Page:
You can see that over the past 13 years, the number of participants has grown. We have reached 8,000 companies located in 145 countries. The dark blue bars on the bottom of the preceding graph represent the number of companies that did not live up to the Global Compact’s requirement for publicly disclosing progress and were, therefore, delisted. As of today, over 4,000 corporate participants have been delisted — a majority of which were expelled due to their failure to publicly communicate progress to stakeholders.

To drive this forward, we have developed in all these issue areas, best practice methodologies. When you work on human rights and labor issues, you need to have an understanding of what does and does not constitute good practices. This fundamental understanding is key for an issue approach in any domain. You need a moral compass and orientation.

Over the past couple of years, we were lucky enough to launch major initiatives to help make the business case for embracing the Global Compact. Chief among them is PRI or Principles for Responsible Investment. PRI is now headquartered in London and is driven independently, largely by institutional investors who realize that, in this day and age, environmental, social and governance issues are actually key for long-term success. If a company ignores these, then over time the company will not succeed financially. In other words, environmental, social and governance (ESG) issues increasingly have become material for long-term financial success. Investors now largely consider it their fiduciary duty to get a handle on ESG issues and integrate them into investment analysis and decision-making. Dozens of bench-marking efforts are ongoing, and that is a wonderful development. Ultimately, this will mean that companies that are serious about corporate sustainability will enjoy a market premium because they will be considered better positioned to mitigate risks and seize new opportunities.

The other important initiative is Principles for Responsible Management Education or PRME, which focuses on business education and the leaders of tomorrow. Our dream has always been for new business leaders to already know about the Global Compact at the outset of their careers. In this way, we do not have to convert them after disaster strikes or have them join in response to their mistakes. PRME is working for the future generation of business leaders by having business schools integrate the principles, ethics, and values of the Global Compact into their curriculums so that down the road, when business school graduates assume leadership roles, these elements become material to their long-term goals.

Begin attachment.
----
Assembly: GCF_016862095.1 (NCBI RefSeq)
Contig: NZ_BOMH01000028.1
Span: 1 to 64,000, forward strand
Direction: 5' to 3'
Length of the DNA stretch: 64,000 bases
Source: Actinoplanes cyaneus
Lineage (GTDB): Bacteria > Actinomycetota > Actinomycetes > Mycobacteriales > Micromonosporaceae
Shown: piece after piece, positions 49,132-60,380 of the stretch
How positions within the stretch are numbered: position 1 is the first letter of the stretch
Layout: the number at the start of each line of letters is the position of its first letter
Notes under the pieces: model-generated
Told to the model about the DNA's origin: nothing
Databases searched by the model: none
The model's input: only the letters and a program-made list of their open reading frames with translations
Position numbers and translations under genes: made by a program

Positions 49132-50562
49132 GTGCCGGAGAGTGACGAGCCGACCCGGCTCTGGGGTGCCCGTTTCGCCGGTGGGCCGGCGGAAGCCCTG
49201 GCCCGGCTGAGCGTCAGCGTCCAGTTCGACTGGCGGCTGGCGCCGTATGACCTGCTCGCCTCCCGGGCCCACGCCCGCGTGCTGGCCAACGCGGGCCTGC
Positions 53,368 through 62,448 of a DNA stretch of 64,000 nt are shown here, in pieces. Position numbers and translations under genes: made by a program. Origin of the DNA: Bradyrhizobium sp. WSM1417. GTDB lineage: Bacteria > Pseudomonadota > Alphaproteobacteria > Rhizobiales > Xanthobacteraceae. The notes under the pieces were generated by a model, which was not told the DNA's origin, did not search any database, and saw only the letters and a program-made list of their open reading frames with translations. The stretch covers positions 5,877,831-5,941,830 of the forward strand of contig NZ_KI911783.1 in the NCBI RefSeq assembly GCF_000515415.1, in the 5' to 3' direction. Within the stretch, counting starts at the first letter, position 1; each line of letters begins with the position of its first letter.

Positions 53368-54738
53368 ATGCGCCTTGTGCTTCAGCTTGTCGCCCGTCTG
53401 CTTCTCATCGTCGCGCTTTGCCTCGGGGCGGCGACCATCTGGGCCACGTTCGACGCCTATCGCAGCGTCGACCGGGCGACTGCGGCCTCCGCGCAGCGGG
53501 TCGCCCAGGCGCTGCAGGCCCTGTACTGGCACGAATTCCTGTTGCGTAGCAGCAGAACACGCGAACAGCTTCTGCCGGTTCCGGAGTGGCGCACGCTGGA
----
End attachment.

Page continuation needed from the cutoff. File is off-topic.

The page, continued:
A number of issues were discussed at our recent Global Compact Leaders Summit. As part of that event, companies were able to share best practices on issues relating to climate change, women’s empowerment, children, supply chain management, peace and anti-corruption. It is important to really look deeply into the economics and the behavioral aspect of each of these issues separately, because each of them has its own challenges and solutions. We discovered that by offering a shared platform where participants can collaborate and co-invest, there’s a real opportunity to transform the environment in which companies are working. We believe this concept of collective action, in which efforts are pooled behind a single issue, is the way forward. It empowers participants to work on these issues on the ground and make lasting change by creating an enabling environment. An example of this is the collective action in Nigeria against corruption. Foreign and local companies, working together with politicians overseeing public institutions, are introducing integrity pacts for public procurement. These are catalytic, self-motivated activities because they help to reduce transaction costs and create a more stable and predictable environment.

Another example is the work being done for advancing women’s empowerment. In Japan, our local network has launched the Women’s Empowerment Principles or WEPs in all parts of the country. The list goes on and on, but the point is that to get to the root cause of many systemic problems, collaboration and the pooling of efforts is the only real chance we have to bring about lasting improvement.

More recently, we have been trying to scale up these collaborative efforts in a big way. Global Compact LEAD, our leadership platform of over 50 companies, has thought very hard about how and where public and private interests overlap.